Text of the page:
I understand that when the planning staff report on EcoDensity came before Council Tuesday afternoon, “sustainability” and “reducing our eco-footprint,” and “improving neighbourhood centres” were the words on every councillor’s lips. But when night fell on City Hall, councillors belonging to the party known as the Non-Partisan Association underwent a dramatic transformation which would have made Count Dracula and the Wolfman of Paris drool and turn green with envy; for suddenly EcoDuncity and EcoLarceny reigned supreme.
It wasn’t just that every NPA Councillor voted for the rezoning that will result in a 255,000 square foot highway-oriented retail power center sprawled across a site larger than 4 (Canadian) football fields, adjacent to one of the lowest density areas of the city; it was the specious excuses, soaked in greenwash and dizzy with spin. Councillor Suzanne Anton made much of the few hundred car trips a day Canadian Tire’s PR rep had claimed the development would “repatriate” from big box centres in Richmond and Burnaby, completely ignoring the thousands of additional car trips it would have to generate to turn a profit. Peter Ladner focussed on how “unfair” it would be to turn down the rezoning after the applicant indicated they had already spent $20 million on the site and proposal; but he conveniently disregarded the South Fraser Street BIA, whose representative had protested that it would suck business out of their neighbourhood centre. Several Non-Partisans praised Canadian Tire to the skies for agreeing to build to the LEEDS gold standard. It was really just a smart business move as the increased capital costs will almost certainly be recovered in energy savings over time.
Staff were in a somewhat awkward position: tasked to ensure that the application fit within the existing policy guidelines for “large format” (formerly called “highway-oriented”) retail, while at the same time developing “EcoDensity.” At one point, planning director Brent Toderian expressed willingness to examine the application in light of the new sustainability guidelines–if Council wished. But they didn’t wish hard enough; David Cadman’s amendment to that effect was voted down by the Non-Partisans, 5 to 4. One speaker, Richard Campbell, astutely observed that the proposal didn’t even satisfy the old policy which limited retail uses to those inherently unsuited for neighbourhood centres. Originally, the zone was not supposed to include clothing sales, but the Non-Partisans have also chipped that protection away, making the Marine Drive large format retail zone even less consistent with CityPlan or EcoDensity. But for me, the saddest aspect of this dreary business is the missed opportunities: this site and neighbouring parcels–so well situated in regard to transit–have been relegated to a car-oriented single-use monoculture, when they could be put to much more productive use (for more on this see my recent article in The Tyee: “Thinking Outside the Box Store.” <http://thetyee.ca/Views/2007/11/08/BigBoxCanTire/>http://thetyee.ca/Views/2007/11/08/BigBoxCanTire/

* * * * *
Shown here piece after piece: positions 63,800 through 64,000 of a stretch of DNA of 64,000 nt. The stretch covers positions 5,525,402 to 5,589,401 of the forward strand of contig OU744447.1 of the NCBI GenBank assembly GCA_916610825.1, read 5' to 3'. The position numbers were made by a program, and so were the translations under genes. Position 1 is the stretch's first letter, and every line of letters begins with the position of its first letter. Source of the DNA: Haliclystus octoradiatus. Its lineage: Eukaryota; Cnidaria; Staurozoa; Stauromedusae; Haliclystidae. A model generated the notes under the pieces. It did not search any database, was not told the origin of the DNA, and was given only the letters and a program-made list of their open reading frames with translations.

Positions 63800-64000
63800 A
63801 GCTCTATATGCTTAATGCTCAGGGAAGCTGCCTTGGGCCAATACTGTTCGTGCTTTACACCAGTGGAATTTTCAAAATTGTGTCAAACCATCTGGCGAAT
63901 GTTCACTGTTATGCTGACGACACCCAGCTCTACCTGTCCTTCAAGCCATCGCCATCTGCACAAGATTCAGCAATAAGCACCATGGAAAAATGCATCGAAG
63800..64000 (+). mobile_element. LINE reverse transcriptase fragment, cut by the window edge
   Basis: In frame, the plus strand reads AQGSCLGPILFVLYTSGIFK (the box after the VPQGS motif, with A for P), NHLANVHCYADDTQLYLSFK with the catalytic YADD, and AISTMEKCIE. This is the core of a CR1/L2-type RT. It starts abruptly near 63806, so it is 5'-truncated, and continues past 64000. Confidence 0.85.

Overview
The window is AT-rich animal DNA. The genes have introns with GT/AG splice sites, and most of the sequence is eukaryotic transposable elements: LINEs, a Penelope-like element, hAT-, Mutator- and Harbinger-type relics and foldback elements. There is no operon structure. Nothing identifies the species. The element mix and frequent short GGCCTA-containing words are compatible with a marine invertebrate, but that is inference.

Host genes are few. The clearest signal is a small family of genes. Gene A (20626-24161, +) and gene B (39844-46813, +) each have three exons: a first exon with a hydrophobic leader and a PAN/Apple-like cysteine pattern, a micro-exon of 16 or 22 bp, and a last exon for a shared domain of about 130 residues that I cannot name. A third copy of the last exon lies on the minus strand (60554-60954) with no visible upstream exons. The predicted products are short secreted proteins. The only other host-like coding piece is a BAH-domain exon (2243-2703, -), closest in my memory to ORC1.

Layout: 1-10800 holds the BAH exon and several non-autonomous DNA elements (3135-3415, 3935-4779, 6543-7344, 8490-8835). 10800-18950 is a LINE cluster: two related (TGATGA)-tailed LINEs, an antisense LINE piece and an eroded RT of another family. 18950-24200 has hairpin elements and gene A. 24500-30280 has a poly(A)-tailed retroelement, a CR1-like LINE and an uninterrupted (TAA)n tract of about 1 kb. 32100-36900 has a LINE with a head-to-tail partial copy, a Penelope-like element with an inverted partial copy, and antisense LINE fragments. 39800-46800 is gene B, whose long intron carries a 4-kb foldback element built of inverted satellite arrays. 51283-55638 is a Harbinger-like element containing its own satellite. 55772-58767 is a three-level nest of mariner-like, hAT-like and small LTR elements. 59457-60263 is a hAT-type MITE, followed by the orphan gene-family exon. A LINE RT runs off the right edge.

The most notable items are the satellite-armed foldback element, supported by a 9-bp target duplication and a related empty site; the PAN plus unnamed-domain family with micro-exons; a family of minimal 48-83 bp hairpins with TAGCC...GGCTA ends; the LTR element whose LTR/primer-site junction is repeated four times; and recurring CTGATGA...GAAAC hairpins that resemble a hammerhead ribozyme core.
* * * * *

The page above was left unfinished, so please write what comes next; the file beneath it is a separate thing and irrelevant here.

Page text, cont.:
I figured the fix was in several months ago when planning staff mentioned to our delegation of concerned citizens that they felt they couldn’t just return the same application that the previous Council had rejected. So they had improved the proposal with two left turn bays and reduced access from the Ontario Street bikeway. I realized then that Canadian Tire must have been unofficially assured by the Non-Partisans that this time it would pass, and therefore felt no pressure to introduce significant changes. The clincher, though—and it was a shocker even to this jaded observer—was when out of the blue Anton moved an amendment that the area devoted to clothing sales (tenants Mark’s Work Warehouse and Winners) be upped from the 40,000 sq. ft. limit recommended by staff, to 60,000. Her only explanation was that staff hadn’t convinced her that it would hurt business in neighbourhood centres, and that Oakridge shops were always marking up their prices, anyway (very scientific). When another Councillor reminded her that there was a Zellers at Oakridge, and it showed no signs of going upscale, her face turned red and she hung her head, but refused to utter another word to justify the amendment, nor would any other NPA councillor, despite urging from the opposition. A telling point was that Canadian Tire hadn’t even asked (publicly, that is) for the bonus. This amendment passed, of course– by one vote.
Vision’s George Chow had been away on leave when the hearing commenced two weeks ago, and therefore couldn’t vote, allowing Sam Sullivan to conveniently absent himself from the final night of hearings, the debate and the decision. But it sent a clear message to the big business community: EcoDensity will be available when you need it, but if it gets in your way, don’t worry—EcoHypocricy is here to stay.
By Ned Jacobs. Ned is son of pioneer urban philosopher Jane Jacobs.